Traditional Edwardian-style shopfronts, doors and windows will be installed using joinery details from the few salvaged original doors and windows.

New modern extensions will be added at either end of the building and there will be a new rear entrance with a lift to the upper floor.

The rotunda area will be restored to its original splendour by removing the first floor ceiling and putting the central columns back in, opening up the double height space, while the balcony and balustrading will also be reinstalled.

The Plaza area outside the Dome is being reshaped to make it more accessible and pedestrian-friendly.

Chris Price, operations manager for Robertson North East, said: “The team at Robertson are very proud to support North Tyneside Council in the delivery of this iconic project.

“From a personal point of view, it is quite surreal for me to be working on the restoration because I am a local resident. As a young boy I spent a lot of my free time at the Dome enjoying the amusements with friends.

“I made a lot of great childhood memories there and it is a real privilege for me to be able to create something that will be enjoyed by people from all over for many, many, years to come.”

Chris Holmes, Director of project architects ADP, said: “Spanish City is an early example of a seaside pleasure building with a dome constructed from Hennebique reinforced concrete, which was very innovative for its time.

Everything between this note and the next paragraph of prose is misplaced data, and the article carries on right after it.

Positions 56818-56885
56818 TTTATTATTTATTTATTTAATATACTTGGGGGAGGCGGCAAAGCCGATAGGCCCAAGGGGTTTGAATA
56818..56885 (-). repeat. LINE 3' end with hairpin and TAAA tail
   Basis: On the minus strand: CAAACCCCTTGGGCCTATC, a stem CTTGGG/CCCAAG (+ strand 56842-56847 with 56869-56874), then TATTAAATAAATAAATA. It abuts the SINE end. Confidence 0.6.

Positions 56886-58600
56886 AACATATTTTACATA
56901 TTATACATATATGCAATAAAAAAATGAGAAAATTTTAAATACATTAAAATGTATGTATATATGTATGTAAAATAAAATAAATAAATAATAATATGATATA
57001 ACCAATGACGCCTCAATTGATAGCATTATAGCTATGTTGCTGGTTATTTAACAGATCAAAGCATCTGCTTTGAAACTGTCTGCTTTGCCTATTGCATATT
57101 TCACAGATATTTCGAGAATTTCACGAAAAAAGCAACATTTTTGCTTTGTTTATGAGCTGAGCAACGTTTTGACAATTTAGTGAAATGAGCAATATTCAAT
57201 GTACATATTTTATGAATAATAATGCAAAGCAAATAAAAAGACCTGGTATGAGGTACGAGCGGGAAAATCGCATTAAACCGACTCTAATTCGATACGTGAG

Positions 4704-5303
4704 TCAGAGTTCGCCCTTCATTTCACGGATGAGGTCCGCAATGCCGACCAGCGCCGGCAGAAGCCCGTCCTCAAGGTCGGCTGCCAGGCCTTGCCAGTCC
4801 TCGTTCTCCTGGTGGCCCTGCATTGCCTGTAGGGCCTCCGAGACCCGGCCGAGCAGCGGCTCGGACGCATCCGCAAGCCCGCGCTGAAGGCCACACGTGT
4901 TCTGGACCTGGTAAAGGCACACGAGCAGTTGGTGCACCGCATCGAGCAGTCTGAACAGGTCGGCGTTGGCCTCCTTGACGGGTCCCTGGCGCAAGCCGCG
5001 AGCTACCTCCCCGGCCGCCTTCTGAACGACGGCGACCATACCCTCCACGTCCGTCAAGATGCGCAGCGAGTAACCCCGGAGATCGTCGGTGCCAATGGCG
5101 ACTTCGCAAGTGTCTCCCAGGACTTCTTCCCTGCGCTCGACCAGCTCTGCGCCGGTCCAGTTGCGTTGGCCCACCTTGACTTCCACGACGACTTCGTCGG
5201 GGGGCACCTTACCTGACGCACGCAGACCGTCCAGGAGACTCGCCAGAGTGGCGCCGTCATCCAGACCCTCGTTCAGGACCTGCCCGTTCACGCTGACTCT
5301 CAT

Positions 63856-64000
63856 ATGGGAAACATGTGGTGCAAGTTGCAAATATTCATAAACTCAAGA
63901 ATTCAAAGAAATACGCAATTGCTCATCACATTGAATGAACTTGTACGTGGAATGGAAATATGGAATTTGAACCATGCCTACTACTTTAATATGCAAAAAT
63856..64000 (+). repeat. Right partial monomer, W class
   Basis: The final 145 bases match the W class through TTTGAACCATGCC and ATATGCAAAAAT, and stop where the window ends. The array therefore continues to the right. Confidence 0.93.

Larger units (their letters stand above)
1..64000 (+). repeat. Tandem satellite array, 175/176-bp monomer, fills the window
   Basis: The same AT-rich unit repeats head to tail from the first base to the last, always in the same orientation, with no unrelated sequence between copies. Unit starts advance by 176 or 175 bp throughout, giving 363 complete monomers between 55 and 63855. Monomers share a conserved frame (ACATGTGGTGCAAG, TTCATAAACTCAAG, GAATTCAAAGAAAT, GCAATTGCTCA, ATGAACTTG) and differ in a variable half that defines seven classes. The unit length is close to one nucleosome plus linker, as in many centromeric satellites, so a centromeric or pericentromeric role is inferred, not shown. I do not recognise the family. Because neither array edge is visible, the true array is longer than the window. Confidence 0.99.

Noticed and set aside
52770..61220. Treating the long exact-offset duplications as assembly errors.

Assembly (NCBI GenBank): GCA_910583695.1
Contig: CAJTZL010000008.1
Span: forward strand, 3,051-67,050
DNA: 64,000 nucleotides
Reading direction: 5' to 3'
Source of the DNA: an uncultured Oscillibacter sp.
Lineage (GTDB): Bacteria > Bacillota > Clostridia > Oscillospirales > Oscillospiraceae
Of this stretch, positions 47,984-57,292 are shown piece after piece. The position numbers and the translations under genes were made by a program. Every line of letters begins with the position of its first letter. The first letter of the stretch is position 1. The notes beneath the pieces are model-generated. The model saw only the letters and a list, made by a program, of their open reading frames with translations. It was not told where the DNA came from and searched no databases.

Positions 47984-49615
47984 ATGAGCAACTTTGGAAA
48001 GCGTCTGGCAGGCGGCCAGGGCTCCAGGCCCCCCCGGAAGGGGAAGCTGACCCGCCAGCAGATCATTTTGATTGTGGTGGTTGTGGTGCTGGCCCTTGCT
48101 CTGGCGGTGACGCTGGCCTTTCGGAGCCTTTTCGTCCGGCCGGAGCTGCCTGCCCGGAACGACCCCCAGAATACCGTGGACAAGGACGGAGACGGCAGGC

“It’s going to be very exciting to see our design proposals realised on site, where we will be using some of today’s innovative construction techniques to sensitively restore this culturally significant landmark so that it can be enjoyed by the local community and those who visit Whitley Bay.”

The first phase of work is expected to be complete in autumn 2017 when the Grade II listed building will be handed over to commercial operator Kymel Trading Ltd to run as a high-quality leisure, wedding and conferencing venue.

The second phase will involve an internal fit out by Kymel with the aim of opening in 2018.

Kyle Mackings, CEO of Kymel Trading, said: “We are delighted that work has now begun at Spanish City. Having worked so closely with the project team on this important scheme we can’t wait to see the grandeur of the past emerge and ‘wow’ a whole new generation of visitors.

“We think people are going to be amazed and reassured when they again step inside this magnificent North East icon.”

Council chief Executive Patrick Melia said: “We understand what the dome means to people in terms of its important historical and cultural significance.

“This work will result in a fitting and sympathetic restoration to create a truly unique visitor destination for the region as a whole.”

Ivor Crowther, Head of HLF North East, added: “This iconic building holds an incredibly special place in the hearts of all of us who live in the north east and beyond.

“Thanks to National Lottery players, we’re delighted to celebrate this major step forward for the Spanish City Dome and its potential to act as a catalyst for wider regeneration.”